“When evaluating ISO 27001, companies tend to focus on the technical aspects of cybersecurity, but the overarching goal of your ISMS is to improve your complete information security process. From identifying risks to the resulting protection of vital … assets, your ISMS will set procedures in place to protect your information.” – ISO 27001 Overview
The process approach that defines ISO – regardless of the standard being pursued – has applications that can be applied to every aspect of our daily living. Beyond our businesses, themes of information protection and digital information responsibility can be positively impactful irrespective of where they are implemented.
There is no way around it. We live in a digitally-connected world. Our banking information, health records, and communication systems continue to be pushed to digital platforms. We’re constantly connected via our smart phones and other devices, and our information is catalogued for eternity in the annals of cyberspace.
Companies that implement ISO 27001 are aware of the ever-increasing risk of our connected world and of the importance of protecting information in all forms. The parallels between the need for protection in business and need for protection in our personal lives are difficult to ignore, and we can easily employ some of the same though processes to our homes and families.
One of the biggest themes throughout the ISO 27001 standard is the overall awareness of risks. So often we assume information risk is solely connected to malicious hackers and identity thieves online. In reality, the information we access – both digital and in print – can lead us to vulnerability and threats. As we consider the security of our information, we should be diligent in our care of record keeping and the protection of sensitive information that malicious parties could find valuable.
When we understand the full scope of how our information is accessed and interconnected, it allows us to create strategies and systems that help us maintain control. We may choose to carefully collect, organize, and safeguard our files, employ tactics to minimize theft of financial information, or choose to scour our online profiles and remove ourselves and our information from sites we no longer need or utilize. Regardless of our tactics, our improvement can’t begin until we understand all the ways in which our information is handled and accessed.
Understanding our Connections
This understanding of access becomes increasingly more complex thanks to the Internet of Things (IoT). This cyber-giant is constantly growing and evolving, making it difficult to fully understand and control. What we can be aware of is that all of our devices – from TVs to smart phones, children’s tablets, in-home assistants, and even refrigerators require our information before they’ll serve us.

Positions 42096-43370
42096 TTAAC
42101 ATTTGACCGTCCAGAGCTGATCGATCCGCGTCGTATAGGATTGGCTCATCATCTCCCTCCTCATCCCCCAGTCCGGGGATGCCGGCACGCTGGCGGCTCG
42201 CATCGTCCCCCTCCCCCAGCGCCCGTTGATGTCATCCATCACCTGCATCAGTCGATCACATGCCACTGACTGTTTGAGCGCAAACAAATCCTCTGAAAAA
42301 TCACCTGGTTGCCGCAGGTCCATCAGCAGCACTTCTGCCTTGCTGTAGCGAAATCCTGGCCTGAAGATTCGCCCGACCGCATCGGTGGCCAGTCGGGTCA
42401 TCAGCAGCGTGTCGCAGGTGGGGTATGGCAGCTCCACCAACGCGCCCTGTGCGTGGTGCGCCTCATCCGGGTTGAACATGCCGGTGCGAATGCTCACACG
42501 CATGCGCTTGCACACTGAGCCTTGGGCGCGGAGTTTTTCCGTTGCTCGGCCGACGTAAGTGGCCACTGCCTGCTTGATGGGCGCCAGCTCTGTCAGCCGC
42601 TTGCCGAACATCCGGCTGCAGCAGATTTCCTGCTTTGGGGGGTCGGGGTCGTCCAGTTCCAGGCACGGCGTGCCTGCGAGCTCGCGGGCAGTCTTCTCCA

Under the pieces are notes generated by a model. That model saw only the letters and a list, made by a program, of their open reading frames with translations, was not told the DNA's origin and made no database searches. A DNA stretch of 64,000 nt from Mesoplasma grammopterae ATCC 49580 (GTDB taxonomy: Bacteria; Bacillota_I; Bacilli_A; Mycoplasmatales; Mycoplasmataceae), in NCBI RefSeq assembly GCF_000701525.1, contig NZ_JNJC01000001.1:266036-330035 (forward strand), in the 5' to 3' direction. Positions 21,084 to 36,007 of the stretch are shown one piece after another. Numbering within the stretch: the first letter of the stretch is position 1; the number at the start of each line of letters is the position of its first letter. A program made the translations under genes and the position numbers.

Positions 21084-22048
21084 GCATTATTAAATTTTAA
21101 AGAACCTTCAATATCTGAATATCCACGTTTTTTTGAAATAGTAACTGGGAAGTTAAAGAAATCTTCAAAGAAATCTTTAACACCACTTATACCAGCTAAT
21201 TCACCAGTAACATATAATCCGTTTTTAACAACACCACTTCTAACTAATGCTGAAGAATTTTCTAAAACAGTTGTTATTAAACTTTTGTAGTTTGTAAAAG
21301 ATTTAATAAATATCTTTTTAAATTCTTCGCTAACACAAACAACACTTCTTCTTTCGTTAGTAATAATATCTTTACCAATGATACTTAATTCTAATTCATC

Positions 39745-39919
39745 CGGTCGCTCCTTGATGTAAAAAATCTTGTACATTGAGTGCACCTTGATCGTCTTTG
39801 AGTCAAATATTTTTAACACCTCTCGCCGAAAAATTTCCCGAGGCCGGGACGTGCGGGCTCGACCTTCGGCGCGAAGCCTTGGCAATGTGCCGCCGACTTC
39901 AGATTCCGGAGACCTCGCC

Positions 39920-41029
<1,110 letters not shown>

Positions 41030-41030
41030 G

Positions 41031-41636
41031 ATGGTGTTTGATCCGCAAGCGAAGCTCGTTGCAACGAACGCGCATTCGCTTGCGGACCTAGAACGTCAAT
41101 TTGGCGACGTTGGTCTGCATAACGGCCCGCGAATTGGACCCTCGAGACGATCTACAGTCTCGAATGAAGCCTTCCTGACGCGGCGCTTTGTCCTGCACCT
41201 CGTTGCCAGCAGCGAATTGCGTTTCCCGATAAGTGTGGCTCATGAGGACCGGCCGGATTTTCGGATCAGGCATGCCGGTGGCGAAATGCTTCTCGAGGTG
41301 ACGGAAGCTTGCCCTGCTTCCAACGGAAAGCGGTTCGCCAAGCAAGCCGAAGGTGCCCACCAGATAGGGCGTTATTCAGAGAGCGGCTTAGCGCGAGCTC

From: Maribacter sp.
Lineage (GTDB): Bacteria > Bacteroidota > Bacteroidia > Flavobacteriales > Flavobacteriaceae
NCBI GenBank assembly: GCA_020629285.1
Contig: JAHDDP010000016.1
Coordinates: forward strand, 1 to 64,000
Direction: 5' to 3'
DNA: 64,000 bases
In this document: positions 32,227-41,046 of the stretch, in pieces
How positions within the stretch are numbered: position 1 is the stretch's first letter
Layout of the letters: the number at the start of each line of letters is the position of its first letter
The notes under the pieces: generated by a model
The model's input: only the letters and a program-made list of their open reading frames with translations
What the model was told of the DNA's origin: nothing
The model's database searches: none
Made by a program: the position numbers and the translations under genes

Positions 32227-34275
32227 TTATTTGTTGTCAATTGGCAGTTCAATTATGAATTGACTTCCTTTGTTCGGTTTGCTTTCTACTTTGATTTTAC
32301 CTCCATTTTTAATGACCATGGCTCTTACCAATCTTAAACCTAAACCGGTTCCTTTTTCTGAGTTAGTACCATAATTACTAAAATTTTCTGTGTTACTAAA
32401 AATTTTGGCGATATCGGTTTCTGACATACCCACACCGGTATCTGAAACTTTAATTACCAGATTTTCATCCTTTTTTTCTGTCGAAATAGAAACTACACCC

The IoT world has created an interesting phenomenon related to the protection of our information – it has made us more willing than ever to provide details to machines and networks. There are few devices that don’t require email log-ins, and we oblige without hesitation. We’re constantly giving computers and companies access to our lives – sometimes in ways we don’t realize. Being conscious of how often we give out our credentials will build our awareness of how connected we are and will help us begin to grasp the extent of our vulnerability.
Protection of Digital Information to Safeguard our Identity
Due to our constant connection and willingness to provide information, the need for protection of our digital assets is more important than ever. Strong passwords to our important accounts is crucial to our security, and taking stock of all the online locations where our information lives can prove beneficial in our attempts to take back control.
Online tools like DeSeat.Me help us identify all of the websites and mailing lists that have access to our information and assist in the removal and unsubscribe process of accounts that no longer serve us. This simple practice can result in the elimination of hundreds of points of access to our identity and contact information, providing increased security (and cleaning up our junk mail!).
Organizations that provide products and services have to worry about the protection of information related to intellectual property, finances, personnel, and business strategy. The concepts and best practices they’re employing to increase their information security are the same ones we can embrace and utilize in our daily lives. With hackers consistently becoming more and more effective at accessing information, the risk of information and identity theft isn’t limited to CEOs and fortune 500 companies – they are realized by all of the connected world.
To learn about assessing cyber risks in your organization, feel free to email us at email@example.com or call 866.354.0300.